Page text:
Guizhou is in the center of the karst region of southwestern China, and the geographical location, environment, and climate make this province an epicenter of S. furcifera populations. The triangular area bounded by Guizhou, Guangxi, and Yunnan Provinces is the first stop in the migration of this pest into China. In recent years, the occurrence of S. furcifera in these karst regions has increased significantly (Shen et al. 2011). In 2010, S. furcifera attacked an accumulative area of 66,700 hectares in the Qian’nan region (southern Guizhou), with the Southern rice black-streaked dwarf virus found across 4,500 hectares (Zheng et al. 2011). In general, S. furcifera immigration begins in May and reaches a peak in June in Guizhou. The source of the earliest immigrants is primarily the Red River Delta of Vietnam, south-central Guangxi to vicinal Guangdong and, to a lesser extent, Hainan Island, the Leizhou Peninsula, the southwest coast of Guangdong, Laos, and central Thailand (Xue et al. 2013). This diversity of immigrant sources leads to a complex of insecticide resistance levels. Monitoring and understanding the insecticide resistance status of this pest are essential for successful resistance management in Guizhou and throughout China. However, in Guizhou, the resistance of this pest to insecticides has not been determined. Therefore, the aim of this study was to monitor the resistance dynamics of this pest to commonly used insecticides from 2012 to 2015 to provide a basis for developing strategies to manage resistance. The insecticides examined in the study included organophosphate, carbamate, neonicotinoid, pyridine, and insect growth regulator.
Field populations of S. furcifera were sampled to determine resistance levels from five regions in Guizhou Province, China, during 2012–2015 (Table 1). The locations were selected according to the zoogeographical divisions of Guizhou (Li and Wang 1992). The five regions represented typical karst environments with different geomorphologies, landscapes, and vegetation in Guizhou.
Adults or nymphs were collected from paddy fields and reared for one generation on 10-d-old rice seedlings cultured in plastic boxes (34by23.5by20cm) under laboratory conditions at room temperature. Third-instar nymphs were used for bioassays. In each of the five zoogeographical regions, adults or nymphs were collected in same paddy field for four consecutive years (2012, 2013, 2014, and 2015).
The following six insecticides, of technical grade, were tested: 1) the organophosphate insecticide chlorpyrifos (97.3%; Red Sun Biological Chemical Co., Ltd., Nanjing, China), 2) the carbamate insecticide isoprocarb (95%; Changlong Chemical Industrial Group Co., Ltd., Changzhou, China), 3-4) the neonicotinoid insecticides imidacloprid (97.5%; Kesheng Group Co., Ltd., Jiangsu, China) and thiamethoxam (98.3%; Syngenta Investment Co., Ltd., Shanghai, China), 5) the pyridine insecticide pymetrozine (96%; Anpon Electrochemical Co., Ltd., Jiangsu, China), and 6) the insect growth regulator insecticide buprofezin (97%; Anpon Electrochemical Co., Ltd., Jiangsu, China).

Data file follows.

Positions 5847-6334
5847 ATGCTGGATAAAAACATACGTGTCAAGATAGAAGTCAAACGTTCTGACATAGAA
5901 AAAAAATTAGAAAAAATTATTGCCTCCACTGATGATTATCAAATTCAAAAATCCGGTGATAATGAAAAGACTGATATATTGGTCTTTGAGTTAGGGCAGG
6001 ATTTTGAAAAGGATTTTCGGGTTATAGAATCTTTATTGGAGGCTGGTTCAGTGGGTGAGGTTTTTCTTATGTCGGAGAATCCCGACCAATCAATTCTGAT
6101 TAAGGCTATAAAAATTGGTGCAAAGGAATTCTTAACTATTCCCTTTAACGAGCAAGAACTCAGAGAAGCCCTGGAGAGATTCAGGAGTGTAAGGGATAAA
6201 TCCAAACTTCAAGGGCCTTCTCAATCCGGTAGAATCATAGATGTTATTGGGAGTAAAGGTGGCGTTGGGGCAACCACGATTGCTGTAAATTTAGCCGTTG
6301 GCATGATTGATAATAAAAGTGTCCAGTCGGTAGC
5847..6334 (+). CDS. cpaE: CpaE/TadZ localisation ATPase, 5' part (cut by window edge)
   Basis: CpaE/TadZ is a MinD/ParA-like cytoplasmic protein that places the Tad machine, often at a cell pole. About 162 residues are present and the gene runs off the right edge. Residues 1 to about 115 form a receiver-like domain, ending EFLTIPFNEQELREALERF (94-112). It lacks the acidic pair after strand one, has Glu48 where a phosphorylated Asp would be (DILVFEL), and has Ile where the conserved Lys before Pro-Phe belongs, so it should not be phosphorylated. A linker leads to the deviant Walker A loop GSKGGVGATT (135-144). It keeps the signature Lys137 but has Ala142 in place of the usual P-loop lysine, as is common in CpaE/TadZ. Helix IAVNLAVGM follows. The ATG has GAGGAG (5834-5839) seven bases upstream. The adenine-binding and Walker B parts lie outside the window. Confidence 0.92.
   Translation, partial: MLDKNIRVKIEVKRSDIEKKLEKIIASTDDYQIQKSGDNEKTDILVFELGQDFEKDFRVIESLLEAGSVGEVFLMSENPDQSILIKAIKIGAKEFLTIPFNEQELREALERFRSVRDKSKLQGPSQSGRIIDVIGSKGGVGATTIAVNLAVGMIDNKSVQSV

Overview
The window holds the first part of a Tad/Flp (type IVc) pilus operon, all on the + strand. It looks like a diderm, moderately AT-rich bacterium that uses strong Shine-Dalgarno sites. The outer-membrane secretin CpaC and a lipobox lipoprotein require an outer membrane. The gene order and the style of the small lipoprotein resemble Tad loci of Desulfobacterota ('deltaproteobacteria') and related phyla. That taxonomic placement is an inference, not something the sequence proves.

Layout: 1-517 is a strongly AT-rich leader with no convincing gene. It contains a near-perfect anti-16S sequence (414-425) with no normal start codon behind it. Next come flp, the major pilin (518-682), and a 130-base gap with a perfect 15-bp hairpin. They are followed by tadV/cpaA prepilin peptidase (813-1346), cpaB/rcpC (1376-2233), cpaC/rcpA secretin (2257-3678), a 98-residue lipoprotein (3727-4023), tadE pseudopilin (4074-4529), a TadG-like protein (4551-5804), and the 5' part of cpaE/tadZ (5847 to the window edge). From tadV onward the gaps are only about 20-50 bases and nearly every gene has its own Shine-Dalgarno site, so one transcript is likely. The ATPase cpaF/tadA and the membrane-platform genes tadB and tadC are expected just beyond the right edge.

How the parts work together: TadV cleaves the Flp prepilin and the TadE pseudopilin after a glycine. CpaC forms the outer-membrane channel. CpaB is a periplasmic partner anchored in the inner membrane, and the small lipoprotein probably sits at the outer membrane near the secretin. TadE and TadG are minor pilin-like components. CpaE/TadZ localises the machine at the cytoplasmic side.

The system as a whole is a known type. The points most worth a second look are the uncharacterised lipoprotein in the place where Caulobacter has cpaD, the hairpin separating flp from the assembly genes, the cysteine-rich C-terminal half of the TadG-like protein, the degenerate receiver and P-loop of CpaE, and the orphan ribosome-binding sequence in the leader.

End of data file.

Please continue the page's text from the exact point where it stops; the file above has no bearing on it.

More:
To collect planthoppers, we used a colander and plastic bottles with their bottoms removed and replaced with a sponge. Cut stems of rice plants were wrapped with absorbent cotton and inserted into the bottle through the neck. In the field, the nymphs and adults were dislodged onto the water surface of the rice field, and then the colander was used to screen planthoppers free of the water.
Each insecticide was dissolved in acetone, except for pymetrozine, which was dissolved in methanol, plus 10% Triton-100 (m/V; SolarbioScience & Technology Co., Ltd., Beijing, China) as an emulsifier. The solutions of the six insecticides were then serially diluted into —five to nine different concentrations by adding distilled water.
The rice-stem dipping method (Zhuang and Shen 2000, Wang et al. 2008, Su et al. 2013, Zhang et al. 2014a) was used to test the concentration responses of S. furcifera to different insecticides. Rice plants at the tillering stage through the booting stage were collected and washed thoroughly. Sections (10cm) of the basal stems had their roots cut and were air dried to remove excess water. Groups of rice stems were dipped into the prepared insecticide solutions for 30s. Three replicates were used for each concentration, and distilled water was used as the control. After the rice stems were dipped in an insecticide, they were air dried at room temperature for at least 30min. The roots of the rice stems were wrapped with absorbent cotton. Plastic bottles, 500 ml, with the bottoms cut off and replaced with a sponge were used as the test arena. The treated rice stems were inserted into the plastic bottles from the neck, and 20 third-instar nymphs of S. furcifera were introduced through the bottom of the bottles, with the sponge replaced to prevent nymph escape. Three replicates were prepared (for a total of 300–540 nymphs for each bioassay). The insects in bottles with pesticide-treated stems were maintained at 25±1°C and a photoperiod of 16:8 (L:D) h. Mortality was recorded at 48h for chlorpyrifos and isoprocarb, and at 96h for imidacloprid, thiamethoxam, pymetrozine, and buprofezin. Nymphs were considered dead when they failed to move when gently prodded with a fine bristle.